Three Novels by Samuel Beckett

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Three Novels by Samuel Beckett
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Three Novels by Samuel Beckett

Few works of contemporary literature are so universally acclaimed as central to our understanding of the human experience as Nobel Prize winner Samuel Beckett’s famous trilogy. Molloy, the first of these masterpieces, appeared in French in 1951. It was followed seven months later by Malone Dies and two years later by The Unnamable. All three have been rendered into English by the author.

“More powerful and important than Godot… Mr. Beckett seeks to empty the novel of its usual recognizable objects — plot, situation, characters — and yet to keep the reader interested and moved. Beckett is one of the most positive writers alive. Behind all his mournful blasphemies against man there is real love. And he is genuine: every sentence is written as if it had been lived.”  — New York Times Book Review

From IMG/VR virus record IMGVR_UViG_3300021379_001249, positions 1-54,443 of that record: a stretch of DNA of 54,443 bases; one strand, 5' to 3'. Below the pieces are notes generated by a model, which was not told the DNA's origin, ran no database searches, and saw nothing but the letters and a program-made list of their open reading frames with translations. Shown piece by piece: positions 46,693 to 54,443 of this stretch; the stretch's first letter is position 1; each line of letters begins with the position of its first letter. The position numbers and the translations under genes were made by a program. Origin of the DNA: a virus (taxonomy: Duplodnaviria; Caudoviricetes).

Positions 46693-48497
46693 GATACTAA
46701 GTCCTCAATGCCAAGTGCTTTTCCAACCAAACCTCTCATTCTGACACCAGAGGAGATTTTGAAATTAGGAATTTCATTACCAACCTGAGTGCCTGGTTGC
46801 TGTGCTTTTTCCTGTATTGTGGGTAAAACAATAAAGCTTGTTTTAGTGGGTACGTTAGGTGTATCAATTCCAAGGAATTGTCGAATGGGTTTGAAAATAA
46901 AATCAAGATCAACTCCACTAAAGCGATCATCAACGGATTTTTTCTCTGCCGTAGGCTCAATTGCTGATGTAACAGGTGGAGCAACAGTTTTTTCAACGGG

“[Beckett] possesses fierce intellectual honesty, and his prose has a bare, involuted rhythm that is almost hypnotic.” — Time

“Samuel Beckett is sui generis…He has given a voice to the decrepit and maimed and inarticulate, men and women at the end of their tether, past pose or pretense, past claim of meaningful existence. He seems to say that only there and then, as metabolism lowers, amid God’s paucity, not his plenty, can the core of the human condition be approached…Yet his musical cadences, his wrought and precise sentences, cannot help but stave off the void…Like salamanders we survive in his fire.”  — Richard Ellmann

“[Beckett] is an incomparable spellbinder…a serious writer with something serious to say about the human condition.” — New York Times

“Beckett is one of the most positive writers alive. Behind all his mournful blasphemies against man there is real love. And he is genuine: every sentence is written as if it had been lived.” —The New York Times Book Review

Three Novels by Samuel Beckett is one of Jack Kerouac’s favorite books